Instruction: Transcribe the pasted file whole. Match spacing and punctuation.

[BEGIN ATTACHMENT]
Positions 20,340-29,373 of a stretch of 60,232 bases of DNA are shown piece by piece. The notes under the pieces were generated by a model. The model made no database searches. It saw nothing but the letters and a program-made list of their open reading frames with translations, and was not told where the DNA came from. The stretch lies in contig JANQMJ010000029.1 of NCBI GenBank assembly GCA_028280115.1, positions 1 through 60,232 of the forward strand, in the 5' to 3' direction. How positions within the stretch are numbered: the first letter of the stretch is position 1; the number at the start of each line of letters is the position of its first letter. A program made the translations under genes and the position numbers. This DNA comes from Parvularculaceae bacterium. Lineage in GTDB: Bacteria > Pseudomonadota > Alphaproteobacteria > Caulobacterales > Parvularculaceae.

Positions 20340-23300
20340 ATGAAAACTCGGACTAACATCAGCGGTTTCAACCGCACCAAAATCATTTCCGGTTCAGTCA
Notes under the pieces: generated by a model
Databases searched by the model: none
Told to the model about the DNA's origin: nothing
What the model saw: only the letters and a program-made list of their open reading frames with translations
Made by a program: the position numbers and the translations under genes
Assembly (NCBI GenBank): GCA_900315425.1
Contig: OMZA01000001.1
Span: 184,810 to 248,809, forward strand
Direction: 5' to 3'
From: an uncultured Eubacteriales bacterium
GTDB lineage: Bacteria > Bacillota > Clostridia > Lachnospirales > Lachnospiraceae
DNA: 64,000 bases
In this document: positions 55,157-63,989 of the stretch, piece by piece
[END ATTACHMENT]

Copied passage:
Positions 20,340-29,373 of a stretch of 60,232 bases of DNA are shown piece by piece. The notes under the pieces were generated by a model. The model made no database searches. It saw nothing but the letters and a program-made list of their open reading frames with translations, and was not told where the DNA came from. The stretch lies in contig JANQMJ010000029.1 of NCBI GenBank assembly GCA_028280115.1, positions 1 through 60,232 of the forward strand, in the 5' to 3' direction. How positions within the stretch are numbered: the first letter of the stretch is position 1; the number at the start of each line of letters is the position of its first letter. A program made the translations under genes and the position numbers. This DNA comes from Parvularculaceae bacterium. Lineage in GTDB: Bacteria > Pseudomonadota > Alphaproteobacteria > Caulobacterales > Parvularculaceae.

Positions 20340-23300
20340 ATGAAAACTCGGACTAACATCAGCGGTTTCAACCGCACCAAAATCATTTCCGGTTCAGTCA
Notes under the pieces: generated by a model
Databases searched by the model: none
Told to the model about the DNA's origin: nothing
What the model saw: only the letters and a program-made list of their open reading frames with translations
Made by a program: the position numbers and the translations under genes
Assembly (NCBI GenBank): GCA_900315425.1
Contig: OMZA01000001.1
Span: 184,810 to 248,809, forward strand
Direction: 5' to 3'
From: an uncultured Eubacteriales bacterium
GTDB lineage: Bacteria > Bacillota > Clostridia > Lachnospirales > Lachnospiraceae
DNA: 64,000 bases
In this document: positions 55,157-63,989 of the stretch, piece by piece